Mr. Gresham to Mr. Planten.

Sir: Referring to your note of the 31st ultimo, in which you inform the Department, with reference to a recent United States Treasury circular, that no duty is now levied on salt in certain Dutch colonies, I have the honor to inclose a copy of a letter from the Secretary of the Treasury of the 10th instant, in which he says that the information relative to the Dutch colonies upon which they were included in the list in the circular in question was derived from the publications of the international customs bureau.

Calling your attention to the statement of the Secretary of the Treasury that the colony of Curaçao is not included in the list of those colonies which were supposed to levy a duty on salt, I beg you to accept, sir, the renewed assurance of my high consideration.

W. Q. Gresham.
[Inclosure.]

Mr. Carlisle to Mr. Gresham.

Sir: I have the honor to acknowledge the receipt of your letter of the 1st instant, in regard to the inclusion of certain Dutch colonies in the list of countries imposing duty on salt, published by this Department in its circular of the 29th ultimo, and stating that you have been advised by the chargé d’affaires and consul-general of the Netherlands that “the colony of Curaçao, comprising Curaçao, Buen Ayre, Oruba, St. Martin, St. Eustatius, and Saba, do not impose duties on salt, these duties having been abolished six years ago.”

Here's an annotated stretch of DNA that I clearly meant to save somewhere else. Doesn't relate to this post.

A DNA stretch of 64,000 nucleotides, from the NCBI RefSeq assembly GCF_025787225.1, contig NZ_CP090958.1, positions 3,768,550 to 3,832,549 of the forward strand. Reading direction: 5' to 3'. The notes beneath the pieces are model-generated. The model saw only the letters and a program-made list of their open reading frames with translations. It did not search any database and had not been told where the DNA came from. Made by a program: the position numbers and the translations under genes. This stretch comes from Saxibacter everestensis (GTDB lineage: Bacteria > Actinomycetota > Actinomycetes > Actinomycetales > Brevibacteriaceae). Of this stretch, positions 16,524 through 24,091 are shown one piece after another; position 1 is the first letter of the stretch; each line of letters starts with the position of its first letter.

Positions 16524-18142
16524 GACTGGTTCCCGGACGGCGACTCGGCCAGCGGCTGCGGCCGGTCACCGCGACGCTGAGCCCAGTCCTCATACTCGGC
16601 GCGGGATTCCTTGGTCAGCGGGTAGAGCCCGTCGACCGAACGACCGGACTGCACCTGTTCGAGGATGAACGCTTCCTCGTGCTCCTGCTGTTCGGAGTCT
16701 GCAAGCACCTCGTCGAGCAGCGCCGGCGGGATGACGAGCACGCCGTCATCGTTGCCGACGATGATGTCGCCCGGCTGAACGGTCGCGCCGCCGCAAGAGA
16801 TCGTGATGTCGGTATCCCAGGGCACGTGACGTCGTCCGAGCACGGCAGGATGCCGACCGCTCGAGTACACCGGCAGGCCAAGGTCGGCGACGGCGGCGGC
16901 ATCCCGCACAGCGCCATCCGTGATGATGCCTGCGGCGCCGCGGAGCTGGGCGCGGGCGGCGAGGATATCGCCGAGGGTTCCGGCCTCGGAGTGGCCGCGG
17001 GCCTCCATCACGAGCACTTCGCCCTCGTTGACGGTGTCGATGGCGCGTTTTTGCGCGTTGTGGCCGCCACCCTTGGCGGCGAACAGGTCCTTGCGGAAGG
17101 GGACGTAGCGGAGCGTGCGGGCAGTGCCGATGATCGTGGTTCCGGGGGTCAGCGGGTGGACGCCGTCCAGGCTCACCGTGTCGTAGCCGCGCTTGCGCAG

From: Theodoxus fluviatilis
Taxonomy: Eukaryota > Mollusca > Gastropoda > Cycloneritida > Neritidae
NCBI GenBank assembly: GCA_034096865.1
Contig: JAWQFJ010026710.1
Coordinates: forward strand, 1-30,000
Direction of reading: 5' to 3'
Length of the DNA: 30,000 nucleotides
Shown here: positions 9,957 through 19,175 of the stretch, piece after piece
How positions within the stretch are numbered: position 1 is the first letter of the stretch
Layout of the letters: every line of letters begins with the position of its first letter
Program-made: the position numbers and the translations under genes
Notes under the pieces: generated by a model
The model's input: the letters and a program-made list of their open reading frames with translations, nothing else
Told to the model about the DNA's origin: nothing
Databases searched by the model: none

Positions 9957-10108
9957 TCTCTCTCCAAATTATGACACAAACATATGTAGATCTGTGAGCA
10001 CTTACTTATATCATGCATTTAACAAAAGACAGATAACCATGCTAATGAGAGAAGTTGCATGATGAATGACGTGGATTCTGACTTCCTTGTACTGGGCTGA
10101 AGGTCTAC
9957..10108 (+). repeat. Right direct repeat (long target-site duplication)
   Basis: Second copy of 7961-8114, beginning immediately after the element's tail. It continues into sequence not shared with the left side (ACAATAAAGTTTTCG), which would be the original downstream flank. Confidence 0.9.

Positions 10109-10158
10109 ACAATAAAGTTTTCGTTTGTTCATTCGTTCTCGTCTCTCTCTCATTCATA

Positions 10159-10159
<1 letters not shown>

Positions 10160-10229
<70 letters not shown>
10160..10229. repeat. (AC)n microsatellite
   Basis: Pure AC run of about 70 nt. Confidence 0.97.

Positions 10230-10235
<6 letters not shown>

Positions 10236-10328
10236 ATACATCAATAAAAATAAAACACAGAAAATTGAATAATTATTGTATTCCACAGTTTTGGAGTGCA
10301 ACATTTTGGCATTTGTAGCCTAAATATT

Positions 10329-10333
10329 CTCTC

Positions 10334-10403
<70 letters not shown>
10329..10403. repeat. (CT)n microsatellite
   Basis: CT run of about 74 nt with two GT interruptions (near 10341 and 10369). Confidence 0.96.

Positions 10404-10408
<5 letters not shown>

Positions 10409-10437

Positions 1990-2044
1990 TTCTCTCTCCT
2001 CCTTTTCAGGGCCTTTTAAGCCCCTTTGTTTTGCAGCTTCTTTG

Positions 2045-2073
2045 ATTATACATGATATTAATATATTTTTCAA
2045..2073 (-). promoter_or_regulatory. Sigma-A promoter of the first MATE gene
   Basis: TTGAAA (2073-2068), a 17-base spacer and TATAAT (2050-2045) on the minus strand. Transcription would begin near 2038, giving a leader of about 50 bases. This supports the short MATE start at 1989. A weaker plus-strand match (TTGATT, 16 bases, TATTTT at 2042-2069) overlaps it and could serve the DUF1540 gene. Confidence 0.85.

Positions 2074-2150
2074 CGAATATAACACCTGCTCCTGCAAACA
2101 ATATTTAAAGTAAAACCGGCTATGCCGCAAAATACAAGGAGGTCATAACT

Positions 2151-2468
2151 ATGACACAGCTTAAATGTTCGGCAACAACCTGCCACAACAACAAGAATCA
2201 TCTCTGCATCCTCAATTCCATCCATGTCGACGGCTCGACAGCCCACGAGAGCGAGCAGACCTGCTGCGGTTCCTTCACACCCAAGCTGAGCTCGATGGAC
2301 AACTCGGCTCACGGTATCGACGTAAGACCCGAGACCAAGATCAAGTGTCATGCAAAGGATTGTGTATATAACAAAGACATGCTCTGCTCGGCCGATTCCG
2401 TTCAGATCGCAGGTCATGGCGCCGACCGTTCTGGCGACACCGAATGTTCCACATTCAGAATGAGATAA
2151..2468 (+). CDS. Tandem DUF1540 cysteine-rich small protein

In reply I would state that the colony of Curaçao is not included in the list, and that from the International Customs Journal it appears that duty is imposed on salt imported into the Dutch colonies, East Indies, by ordinance of the governor-general, which went into force on July 1, 1886, and on salt imported into St. Eustatius, St. Martin, Oruba, and Buen Ayre by decrees of the governor of Curaçao of December 24, 1892. These decrees were issued subsequently to the exemption from duty of salt imported into the island of Curaçao by ordinance of the governor of August 28, 1888, and being contained in the official publications of the international customs bureau, from data furnished [Page 1021]by the respective governments, were accepted by the Department as conclusive on the subject.

Under the terms of paragraph 608 of the new tariff act each of the dependencies of the colony of Curaçao must be treated per se, and should any of them impose a duty on salt exported from the United States it would be necessary to treat salt coming from such dependency as dutiable, although the same merchandise coming from Curaçao would be entitled to free entry.

Respectfully, yours,

J. G. Carlisle.